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Trump courtroom sketch artist takes criticism in stride: ‘It’s rare to get any feedback’

William J. Hennessy Jr. created this sketch of former president Donald Trump appearing in court during his arraignment Tuesday in Miami.William J. Hennessy Jr.

An artist who sketched former president Donald Trump during his arraignment last week has drawn some heat on social media from those who said his depiction of the former president made him look too young and svelte.

William J. Hennessy Jr., 65, was one of three sketch artists who attended Trump’s arraignment in federal court in Miami on Tuesday. The Rhode Island School of Design alum has ties to Massachusetts, too. His mother hails from Cambridge; his father, from Dorchester.

The Virginia resident’s illustrations of Trump in the courtroom, where he pleaded not guilty to 37 counts related to the alleged mishandling of classified documents, had some observers grousing that the former president looked better in Hennessy’s sketches than he does in real life.


The former president turned 77 this week. In 2019, when Trump was still in office, his physician said he weighed 243 pounds. It’s not clear whether he has gained or shed much weight in the years since.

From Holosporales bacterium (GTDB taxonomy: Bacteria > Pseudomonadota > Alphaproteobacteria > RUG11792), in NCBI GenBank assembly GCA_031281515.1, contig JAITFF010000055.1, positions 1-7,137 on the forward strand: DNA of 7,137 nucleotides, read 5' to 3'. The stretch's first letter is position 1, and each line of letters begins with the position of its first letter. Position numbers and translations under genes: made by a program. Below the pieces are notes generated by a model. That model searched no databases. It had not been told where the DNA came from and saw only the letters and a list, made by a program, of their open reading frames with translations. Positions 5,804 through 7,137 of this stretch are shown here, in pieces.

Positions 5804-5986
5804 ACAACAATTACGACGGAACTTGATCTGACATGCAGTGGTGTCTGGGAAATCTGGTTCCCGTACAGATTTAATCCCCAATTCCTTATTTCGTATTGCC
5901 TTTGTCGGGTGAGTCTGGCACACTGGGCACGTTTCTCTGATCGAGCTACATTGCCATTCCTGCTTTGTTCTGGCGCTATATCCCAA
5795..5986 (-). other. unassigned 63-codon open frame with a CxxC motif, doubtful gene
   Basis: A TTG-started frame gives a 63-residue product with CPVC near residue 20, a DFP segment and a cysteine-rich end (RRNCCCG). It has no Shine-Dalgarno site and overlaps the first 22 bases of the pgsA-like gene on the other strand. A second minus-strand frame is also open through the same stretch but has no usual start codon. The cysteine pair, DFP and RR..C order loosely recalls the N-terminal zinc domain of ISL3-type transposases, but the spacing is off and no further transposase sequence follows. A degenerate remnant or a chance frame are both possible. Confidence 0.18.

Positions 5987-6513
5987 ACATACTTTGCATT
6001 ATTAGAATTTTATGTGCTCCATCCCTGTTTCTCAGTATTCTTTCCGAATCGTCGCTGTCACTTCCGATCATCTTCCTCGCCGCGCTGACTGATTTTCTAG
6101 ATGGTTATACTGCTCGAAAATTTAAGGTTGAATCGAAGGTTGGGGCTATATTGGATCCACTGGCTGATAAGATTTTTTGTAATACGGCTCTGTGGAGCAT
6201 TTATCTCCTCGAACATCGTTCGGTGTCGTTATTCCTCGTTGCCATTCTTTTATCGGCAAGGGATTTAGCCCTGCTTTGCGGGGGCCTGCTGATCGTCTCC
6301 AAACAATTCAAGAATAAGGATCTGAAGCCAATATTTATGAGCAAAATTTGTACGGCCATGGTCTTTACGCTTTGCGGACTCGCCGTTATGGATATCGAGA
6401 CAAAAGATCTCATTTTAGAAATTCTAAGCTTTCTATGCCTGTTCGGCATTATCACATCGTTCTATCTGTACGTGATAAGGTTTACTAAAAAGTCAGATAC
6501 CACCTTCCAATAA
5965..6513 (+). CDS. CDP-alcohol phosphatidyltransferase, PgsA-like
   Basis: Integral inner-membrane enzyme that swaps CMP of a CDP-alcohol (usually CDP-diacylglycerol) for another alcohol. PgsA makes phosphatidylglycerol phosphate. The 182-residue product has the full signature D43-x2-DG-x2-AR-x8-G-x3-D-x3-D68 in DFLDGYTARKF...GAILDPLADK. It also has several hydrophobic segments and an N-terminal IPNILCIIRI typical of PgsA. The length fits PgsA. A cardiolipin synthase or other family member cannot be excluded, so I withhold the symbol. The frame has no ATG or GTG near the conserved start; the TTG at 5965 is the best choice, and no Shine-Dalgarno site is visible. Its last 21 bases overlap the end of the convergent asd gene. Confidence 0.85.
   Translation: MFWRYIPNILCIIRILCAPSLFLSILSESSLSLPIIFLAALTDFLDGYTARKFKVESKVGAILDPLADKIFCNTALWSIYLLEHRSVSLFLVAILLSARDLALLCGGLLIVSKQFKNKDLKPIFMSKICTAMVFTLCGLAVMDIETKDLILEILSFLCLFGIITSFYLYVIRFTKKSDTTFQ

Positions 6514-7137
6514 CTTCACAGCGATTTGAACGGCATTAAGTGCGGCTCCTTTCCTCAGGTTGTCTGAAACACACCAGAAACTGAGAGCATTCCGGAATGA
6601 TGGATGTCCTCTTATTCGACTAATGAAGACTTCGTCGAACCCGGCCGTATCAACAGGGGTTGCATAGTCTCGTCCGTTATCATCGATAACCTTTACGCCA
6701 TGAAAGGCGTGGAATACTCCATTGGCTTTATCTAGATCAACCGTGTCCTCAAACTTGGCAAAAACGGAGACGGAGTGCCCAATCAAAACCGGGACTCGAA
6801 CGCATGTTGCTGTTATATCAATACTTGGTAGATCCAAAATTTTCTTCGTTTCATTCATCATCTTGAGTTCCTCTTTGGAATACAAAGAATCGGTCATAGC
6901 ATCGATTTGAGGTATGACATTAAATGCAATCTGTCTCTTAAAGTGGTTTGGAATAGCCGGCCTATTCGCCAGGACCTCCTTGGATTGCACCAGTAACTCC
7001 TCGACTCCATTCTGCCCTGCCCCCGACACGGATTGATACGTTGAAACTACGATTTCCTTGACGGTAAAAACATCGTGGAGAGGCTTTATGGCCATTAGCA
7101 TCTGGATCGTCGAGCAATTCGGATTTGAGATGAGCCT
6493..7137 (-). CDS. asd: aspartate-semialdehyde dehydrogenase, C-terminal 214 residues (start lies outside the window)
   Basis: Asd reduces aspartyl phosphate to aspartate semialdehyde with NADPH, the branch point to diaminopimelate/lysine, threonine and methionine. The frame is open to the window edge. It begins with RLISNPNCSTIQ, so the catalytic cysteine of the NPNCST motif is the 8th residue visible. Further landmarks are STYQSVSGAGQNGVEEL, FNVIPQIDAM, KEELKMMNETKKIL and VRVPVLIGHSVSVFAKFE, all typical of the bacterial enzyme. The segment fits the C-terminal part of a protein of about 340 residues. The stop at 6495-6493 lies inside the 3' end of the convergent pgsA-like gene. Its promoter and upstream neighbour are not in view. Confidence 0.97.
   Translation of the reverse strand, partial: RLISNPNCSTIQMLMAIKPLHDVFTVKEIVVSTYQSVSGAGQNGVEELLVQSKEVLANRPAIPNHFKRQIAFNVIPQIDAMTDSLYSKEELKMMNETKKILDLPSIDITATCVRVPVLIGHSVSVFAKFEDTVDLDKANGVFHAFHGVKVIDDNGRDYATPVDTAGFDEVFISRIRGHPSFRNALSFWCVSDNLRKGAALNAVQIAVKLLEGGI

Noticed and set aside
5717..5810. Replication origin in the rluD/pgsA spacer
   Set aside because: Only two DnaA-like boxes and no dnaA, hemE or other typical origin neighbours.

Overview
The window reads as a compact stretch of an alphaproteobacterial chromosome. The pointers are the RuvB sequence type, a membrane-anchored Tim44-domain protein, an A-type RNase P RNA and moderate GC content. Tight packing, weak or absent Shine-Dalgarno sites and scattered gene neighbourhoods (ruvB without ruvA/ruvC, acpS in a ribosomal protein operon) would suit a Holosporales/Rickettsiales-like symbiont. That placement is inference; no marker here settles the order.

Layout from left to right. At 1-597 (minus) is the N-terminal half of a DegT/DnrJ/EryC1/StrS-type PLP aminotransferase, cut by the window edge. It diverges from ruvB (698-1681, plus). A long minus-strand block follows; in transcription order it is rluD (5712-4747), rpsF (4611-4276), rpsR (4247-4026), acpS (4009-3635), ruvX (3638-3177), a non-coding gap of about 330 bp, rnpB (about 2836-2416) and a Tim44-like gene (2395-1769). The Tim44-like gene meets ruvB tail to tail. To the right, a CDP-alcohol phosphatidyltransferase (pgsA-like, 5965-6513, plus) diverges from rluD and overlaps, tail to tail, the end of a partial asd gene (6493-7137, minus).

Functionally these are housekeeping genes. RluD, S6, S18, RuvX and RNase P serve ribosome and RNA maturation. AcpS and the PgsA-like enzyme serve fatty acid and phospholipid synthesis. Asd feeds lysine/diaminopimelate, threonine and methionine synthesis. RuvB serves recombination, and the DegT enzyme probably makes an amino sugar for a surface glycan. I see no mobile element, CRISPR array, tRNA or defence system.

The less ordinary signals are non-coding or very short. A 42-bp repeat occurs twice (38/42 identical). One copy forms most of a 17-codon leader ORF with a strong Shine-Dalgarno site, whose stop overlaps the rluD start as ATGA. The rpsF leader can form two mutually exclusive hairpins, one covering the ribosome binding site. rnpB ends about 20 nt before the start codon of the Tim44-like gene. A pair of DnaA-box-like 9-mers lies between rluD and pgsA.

One Twitter user commented on Trump’s youthful appearance in the sketches, and said it looked as if Hennessy was “going off of a photo of Trump from 40 years ago.”

“Clearly William J. Hennessy Jr. thinks Trump is young and thin...” another Twitter user wrote.

“Is this William J Hennessy Jr’s audition to do Trumps official Whitehouse portrait?” quipped another.

Hennessy, who graduated from Rhode Island School of Design in 1979, has 40 years of experience sketching courtroom scenes and took the criticism in stride.

“It’s rare I get any kind of feedback,” Hennessy said in a phone interview.

The artist said he’d received mixed reviews (about “fifty-fifty,” he said) of his sketches of Trump — some good, some bad.

“Some said he looked too thin, too young, and some said he looked too good,” Hennessy said, noting that the negative feedback seemed to come from people who “didn’t care much for Trump.”


He said he wasn’t trying to make Trump look any better than he does. His goal is to capture the scenes in the courtroom like a camera would.

“I don’t editorialize,” he said. “I just draw what I see.”

Hennessy said cameras and phones weren’t allowed inside the courthouse building at all, which made it “a bit of a challenge” to communicate with the outside world.

“It was a pretty stressful day, a long day,” he said.

Emily Sweeney can be reached at emily.sweeney@globe.com. Follow her @emilysweeney and on Instagram @emilysweeney22.